“The Etiquette of Mythique Fine Dining” by Carolyn Rahaman (9508 words)
No Spoilers: Ava is a chef-in-training at Mythique, an edgy restaurant that specializes in cooking meals prepared with magical ingredients, from special grains and fruits to magical beasts. It’s a place being protested for the use of magical ingredients, but Ava knows that just as pressing is the toxic atmosphere of the kitchen, the do or die pressure that puts her, as a woman, especially in the cross-hairs in this man-dominated space. For all that, though, she has one friend, the other trainee, Zach, and they help each other stay sane and positive in a crushing workplace. But the kitchen has a magic of its own, and it’s one that works on Ava and Zach in different ways. The piece is slow and difficult at times, about the culture of the kitchen just as much as it’s about the ethics of eating magical food.
Keywords: Cooking, Kitchens, Monsters, Restaurants, Magic
Review: First off, I love SFF stories that involve food, and magic food might be my favorite iteration of this. Throw in some toxic back of the house cooking culture, a young woman trying to reach her dream, and a backdrop of the very dubious ethics of high-end food, and it makes for a dense, rich, creamy read that unfolds in layers of flavors and meanings. Ava is a woman trying to make it in a man’s kitchen, always treated worse than her fellow trainee, Zach, by the rest of the staff, which in turn makes him treat her like she needs his protection, like she does need more help than he does in learning the ropes, despite her seeming to be the quicker study. It’s certainly not helped that the kitchen as a whole is authoritarian and brutal, operating at a pace that is never fast enough, that always has to be perfect in order to keep up with the crowds and the demands of their work. They cope but they do so by turning on each other, sniffing for weakness, acting out on their hurt by hurting who they can get away with hurting. For Ava, it seems something that is always turned against her, and so it hurts all the more to see that for Zach, something that allows him more relief from the torment is playing along with it, being part of the group that’s harsher on Ava. And I really appreciate how that progresses, how the story follows this evolution in both Ava and Zach.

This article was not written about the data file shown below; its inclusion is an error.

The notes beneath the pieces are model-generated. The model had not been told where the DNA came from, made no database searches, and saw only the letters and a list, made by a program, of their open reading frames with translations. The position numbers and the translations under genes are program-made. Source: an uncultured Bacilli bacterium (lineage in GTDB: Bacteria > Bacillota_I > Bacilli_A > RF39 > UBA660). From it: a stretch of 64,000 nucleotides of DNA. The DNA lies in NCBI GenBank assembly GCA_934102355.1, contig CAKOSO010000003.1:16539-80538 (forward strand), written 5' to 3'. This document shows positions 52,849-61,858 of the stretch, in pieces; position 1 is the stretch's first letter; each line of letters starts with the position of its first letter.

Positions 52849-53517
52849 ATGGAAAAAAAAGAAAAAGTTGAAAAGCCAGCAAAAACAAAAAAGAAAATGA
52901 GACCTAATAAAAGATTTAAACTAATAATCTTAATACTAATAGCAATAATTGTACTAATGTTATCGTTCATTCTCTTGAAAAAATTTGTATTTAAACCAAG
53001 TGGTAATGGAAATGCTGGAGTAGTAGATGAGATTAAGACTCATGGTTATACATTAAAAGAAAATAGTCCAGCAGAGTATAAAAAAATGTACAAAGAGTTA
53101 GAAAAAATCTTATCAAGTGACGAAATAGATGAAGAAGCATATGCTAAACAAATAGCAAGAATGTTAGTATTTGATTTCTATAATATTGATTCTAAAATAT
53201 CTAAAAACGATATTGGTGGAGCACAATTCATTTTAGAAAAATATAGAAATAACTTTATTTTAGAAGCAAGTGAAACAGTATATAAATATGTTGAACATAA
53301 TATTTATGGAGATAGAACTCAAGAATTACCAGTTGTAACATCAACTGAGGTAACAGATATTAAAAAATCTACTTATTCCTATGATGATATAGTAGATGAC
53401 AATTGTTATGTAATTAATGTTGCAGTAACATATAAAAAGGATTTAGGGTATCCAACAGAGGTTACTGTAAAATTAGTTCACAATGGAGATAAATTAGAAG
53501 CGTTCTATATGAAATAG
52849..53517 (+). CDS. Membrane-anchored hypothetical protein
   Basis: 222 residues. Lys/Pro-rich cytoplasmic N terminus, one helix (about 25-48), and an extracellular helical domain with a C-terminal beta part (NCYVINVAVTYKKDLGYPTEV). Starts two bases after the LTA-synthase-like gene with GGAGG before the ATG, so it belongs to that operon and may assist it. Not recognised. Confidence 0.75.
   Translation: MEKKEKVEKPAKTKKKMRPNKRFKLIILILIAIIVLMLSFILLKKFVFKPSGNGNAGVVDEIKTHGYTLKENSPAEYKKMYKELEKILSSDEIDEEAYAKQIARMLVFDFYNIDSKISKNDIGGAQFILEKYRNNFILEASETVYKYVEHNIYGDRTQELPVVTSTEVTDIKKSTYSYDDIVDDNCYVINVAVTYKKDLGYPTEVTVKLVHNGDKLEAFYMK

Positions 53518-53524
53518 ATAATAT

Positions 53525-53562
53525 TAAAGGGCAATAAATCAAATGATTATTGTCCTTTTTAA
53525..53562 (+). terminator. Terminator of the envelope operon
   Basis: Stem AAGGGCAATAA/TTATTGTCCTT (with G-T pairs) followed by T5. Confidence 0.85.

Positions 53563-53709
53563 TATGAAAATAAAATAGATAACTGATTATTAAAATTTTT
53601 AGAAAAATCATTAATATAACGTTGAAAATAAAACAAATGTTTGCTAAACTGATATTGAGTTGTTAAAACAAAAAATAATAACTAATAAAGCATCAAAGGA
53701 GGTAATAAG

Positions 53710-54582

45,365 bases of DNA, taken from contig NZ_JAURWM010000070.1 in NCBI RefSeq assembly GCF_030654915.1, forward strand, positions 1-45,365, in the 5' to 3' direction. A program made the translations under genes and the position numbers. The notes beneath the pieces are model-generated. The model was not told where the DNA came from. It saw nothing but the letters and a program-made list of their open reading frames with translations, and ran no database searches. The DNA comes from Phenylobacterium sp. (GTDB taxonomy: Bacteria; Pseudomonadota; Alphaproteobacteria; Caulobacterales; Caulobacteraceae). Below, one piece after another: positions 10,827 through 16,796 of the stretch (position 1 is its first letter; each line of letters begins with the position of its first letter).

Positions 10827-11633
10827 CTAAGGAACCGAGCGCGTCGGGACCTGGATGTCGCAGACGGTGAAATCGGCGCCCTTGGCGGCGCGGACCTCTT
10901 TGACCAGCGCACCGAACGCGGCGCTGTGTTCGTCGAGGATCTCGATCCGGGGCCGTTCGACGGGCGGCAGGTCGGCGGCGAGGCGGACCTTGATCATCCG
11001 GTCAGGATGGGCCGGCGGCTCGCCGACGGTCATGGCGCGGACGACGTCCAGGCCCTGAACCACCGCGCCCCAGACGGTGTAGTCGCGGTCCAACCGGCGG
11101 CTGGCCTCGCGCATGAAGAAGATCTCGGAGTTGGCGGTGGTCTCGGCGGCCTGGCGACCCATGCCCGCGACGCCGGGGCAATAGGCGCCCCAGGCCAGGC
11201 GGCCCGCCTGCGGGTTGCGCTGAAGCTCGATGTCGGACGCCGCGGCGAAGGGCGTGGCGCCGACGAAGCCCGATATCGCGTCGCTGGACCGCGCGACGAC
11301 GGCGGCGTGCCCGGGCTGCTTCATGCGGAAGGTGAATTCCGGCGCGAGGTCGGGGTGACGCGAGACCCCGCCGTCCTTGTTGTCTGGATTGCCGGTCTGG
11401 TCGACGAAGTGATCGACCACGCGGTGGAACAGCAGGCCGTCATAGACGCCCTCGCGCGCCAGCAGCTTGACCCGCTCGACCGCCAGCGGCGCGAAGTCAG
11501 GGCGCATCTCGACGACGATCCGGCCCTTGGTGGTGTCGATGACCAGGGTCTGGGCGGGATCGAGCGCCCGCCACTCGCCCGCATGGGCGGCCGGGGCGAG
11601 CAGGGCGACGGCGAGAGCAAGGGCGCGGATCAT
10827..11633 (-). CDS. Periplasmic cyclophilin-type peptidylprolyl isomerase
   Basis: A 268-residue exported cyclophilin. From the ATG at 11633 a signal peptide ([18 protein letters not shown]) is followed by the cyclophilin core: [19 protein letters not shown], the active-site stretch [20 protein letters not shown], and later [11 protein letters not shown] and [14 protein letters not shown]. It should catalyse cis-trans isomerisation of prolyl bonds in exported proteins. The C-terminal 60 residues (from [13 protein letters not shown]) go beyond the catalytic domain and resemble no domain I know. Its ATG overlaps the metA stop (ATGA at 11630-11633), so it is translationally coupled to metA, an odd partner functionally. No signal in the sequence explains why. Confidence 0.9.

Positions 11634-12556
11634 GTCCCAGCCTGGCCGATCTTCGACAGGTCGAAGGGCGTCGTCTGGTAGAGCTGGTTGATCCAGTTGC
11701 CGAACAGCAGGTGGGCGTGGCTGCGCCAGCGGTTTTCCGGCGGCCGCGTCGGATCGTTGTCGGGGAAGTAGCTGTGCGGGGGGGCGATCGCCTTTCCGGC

And for me that pairs so well with the questions of ethics in what they’re doing as a whole. Ava is much more interested in magical plants, in using them to create these amazing dishes. She’s drawn more to pastry, and sweets, and it’s something that she can do without feeling like she’s destroying something magical. Zach, on the other hand, is more interested in working with meat, and specifically with the meat of a creature who, if you eat it, turns you into that creature. Which sort of implies that all of these creatures might have once been human. Which means eating them...is not about flavor, but about the danger and the taboo. Zach wants to make an antidote so that someone can eat the dish and not be turned. But he wants to do it, and is encouraged to, because his desire stems from that same toxic attitude of dominance and consumption for its own sake that maintains the power structure in the kitchen. And Ava can see that her own desire to be a part of that has its limits, that she wants to fulfill her dream of being a chef, but also rejects in some ways that desire to dominate. She hardens herself to it so she is not broken by it, and pushes on.
And the ending is just chilling and a bit ambiguous to me. Chilling because it finds Zach transformed, but not necessarily into one of the creatures he wants to eat. Rather, I think the story is making a more subtle point about him transforming whether or not he succumbs to the cursed flesh. Because whatever the outcome, he has sealed himself to this way of doing things, to being a part of the boys club, to becoming a monster instead of someone who stands up to monsters. It’s a wrenching moment that the story captures so well, imbuing it with all the power and tragedy that it’s owed. It’s not precisely a happy or hopeful story, for me, but it one that feels quite real, and I really appreciate that, especially when it comes to kitchens and chefs. A fantastic read!